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HOW THE FRIARS FARED AMONG THE TARTARS
 THE sea of Mongol invasion which, pouring in the thirteenth century from the vast steppes of Asia, overflowed all
Eastern Europe, and was checked in its course only by the assembled forces of the German nations, filled the
world of the West with inexpressible terror. For a time, after whelming beneath its flood Russia, Poland, and
Hungary, it was rolled back, but the terror remained. At any moment these savage horsemen might return in
irresistible strength and spread the area of desolation to the western seas. The power of arms seemed too
feeble to stay them; the power of persuasion, however, might not be in vain, and the pope, as the spiritual
head of Europe, felt called upon to make an effort for the rescue of the Christian world.
Tartar hordes were then advancing through Persia towards the Holy Land, and to these, in the forlorn hope of
checking their course, he sent as ambassadors a body of Franciscan friars composed of Father Ascelin and three
companions. It was in the year 1246 that these papal envoys set out, armed with full powers from the head of
the Church, but sadly deficient in the worldly wisdom necessary to deal with such truculent infidels as those
whom they had been sent to meet.
 Ascelin and his comrades journeyed far through Asia in search of a Tartar host, and at length found one on the
northern frontier of Persia. Into the camp of the barbarians the worthy Franciscan boldly advanced, announcing
himself as an ambassador from the pope. To his surprise, this announcement was received with contempt by the
Tartars, who knew little and cared less for the object of his deep veneration. In return he showed his feeling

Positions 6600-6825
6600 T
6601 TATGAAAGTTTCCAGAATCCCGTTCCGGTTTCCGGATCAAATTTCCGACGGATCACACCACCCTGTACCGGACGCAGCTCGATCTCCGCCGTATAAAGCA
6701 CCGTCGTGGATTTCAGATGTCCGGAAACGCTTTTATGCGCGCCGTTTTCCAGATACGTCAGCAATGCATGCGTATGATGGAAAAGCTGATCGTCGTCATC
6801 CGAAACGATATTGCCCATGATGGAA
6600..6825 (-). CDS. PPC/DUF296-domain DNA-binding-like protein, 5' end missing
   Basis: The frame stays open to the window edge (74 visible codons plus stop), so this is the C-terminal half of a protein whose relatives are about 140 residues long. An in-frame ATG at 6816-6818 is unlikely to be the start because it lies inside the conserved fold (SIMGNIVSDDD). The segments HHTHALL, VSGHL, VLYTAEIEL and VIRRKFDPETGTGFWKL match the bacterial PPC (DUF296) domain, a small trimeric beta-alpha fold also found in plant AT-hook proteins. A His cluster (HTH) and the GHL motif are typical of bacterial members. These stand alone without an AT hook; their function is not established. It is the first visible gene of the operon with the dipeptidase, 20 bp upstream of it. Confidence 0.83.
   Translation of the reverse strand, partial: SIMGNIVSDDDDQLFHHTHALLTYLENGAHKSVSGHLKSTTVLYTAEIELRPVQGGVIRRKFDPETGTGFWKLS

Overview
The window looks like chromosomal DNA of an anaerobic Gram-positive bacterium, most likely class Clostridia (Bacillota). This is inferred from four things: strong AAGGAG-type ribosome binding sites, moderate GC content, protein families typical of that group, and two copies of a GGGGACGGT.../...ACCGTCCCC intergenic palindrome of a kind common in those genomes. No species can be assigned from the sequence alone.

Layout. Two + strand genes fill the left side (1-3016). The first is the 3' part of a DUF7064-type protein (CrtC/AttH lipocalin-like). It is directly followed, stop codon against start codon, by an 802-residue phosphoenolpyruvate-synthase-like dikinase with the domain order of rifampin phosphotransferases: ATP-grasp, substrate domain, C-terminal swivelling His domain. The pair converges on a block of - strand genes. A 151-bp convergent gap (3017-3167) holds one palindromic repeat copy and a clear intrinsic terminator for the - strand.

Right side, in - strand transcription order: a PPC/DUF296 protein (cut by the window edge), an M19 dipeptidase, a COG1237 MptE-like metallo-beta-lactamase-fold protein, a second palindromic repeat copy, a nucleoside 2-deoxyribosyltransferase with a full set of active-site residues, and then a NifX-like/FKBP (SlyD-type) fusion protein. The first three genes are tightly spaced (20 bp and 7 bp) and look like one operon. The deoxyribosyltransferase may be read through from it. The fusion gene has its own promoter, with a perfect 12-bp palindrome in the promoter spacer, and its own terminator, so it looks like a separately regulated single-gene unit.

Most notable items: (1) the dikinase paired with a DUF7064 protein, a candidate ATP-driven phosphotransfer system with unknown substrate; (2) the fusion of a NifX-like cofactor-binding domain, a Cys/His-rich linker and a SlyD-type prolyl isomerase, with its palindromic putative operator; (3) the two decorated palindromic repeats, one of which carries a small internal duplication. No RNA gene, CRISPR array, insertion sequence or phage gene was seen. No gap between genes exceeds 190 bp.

towards the infidels in a way that soon brought his mission into a perilous state.
He was refused an audience with the Mongol general unless he would perform the ko-tou, or three
genuflections, an act which he and his followers refused as an idolatrous ceremony which would scandalize all
Christendom. Finally, as nothing less would be accepted, they, in their wise heads, thought they might consent
to perform the ko-tou, provided the general and all his army would become Christians. This folly capped
the climax. The Tartars, whom they had already irritated, broke into a violent rage, loaded the friars with
fierce invectives, and denounced them and their pope as Christian dogs.
A council was called to decide what to do with these insulting strangers. Some suggested that the friars
should be flayed alive, and their skins, stuffed with hay, sent to the pope. Others wished to keep them till
the next battle with the Christians, and then place them in front of the army as victims to the god of war. A
third proposition was to whip them through the camp and then put them to death. But Baithnoy, the general, had
no fancy for delay,
 and issued orders that the whole party should at once be executed.
In this frightful predicament, into which Ascelin and his party had brought themselves, a woman's pity came to
the rescue. Baithnoy's principal wife endeavored to move him to compassion; but, finding him obdurate, she
next appealed to his interest. To violate in this way the law of nations would cover him with disgrace, she
said, and stay the coming of many who otherwise would seek his camp with homage and presents. She reminded him
of the anger of the Great Khan when, on a former occasion, he had caused the heart of an ambassador to be
plucked out and had ridden around the camp with it fastened to his horse's tail. By these arguments,
reinforced with entreaties, she induced him to spare the lives of the friars.
They were advised to visit the court of the Great Khan, but Ascelin had seen as much as he relished of Tartar
courts, and refused to go a step farther except by force. He was then desired, as he had been so curious to
see a Tartar army, to wait until their expected reinforcements arrived. He protested that he had seen enough
Tartars already to last him the rest of his life; but, despite his protest, he was detained for several
months, during which the Tartars amused themselves by annoying and vexing their visitors. At length, after
having been half starved, frequently threatened with death, and insulted in a hundred ways, they were set
free, bearing letters to the pope ordering him to come in person and do homage to Genghis Khan, the Son of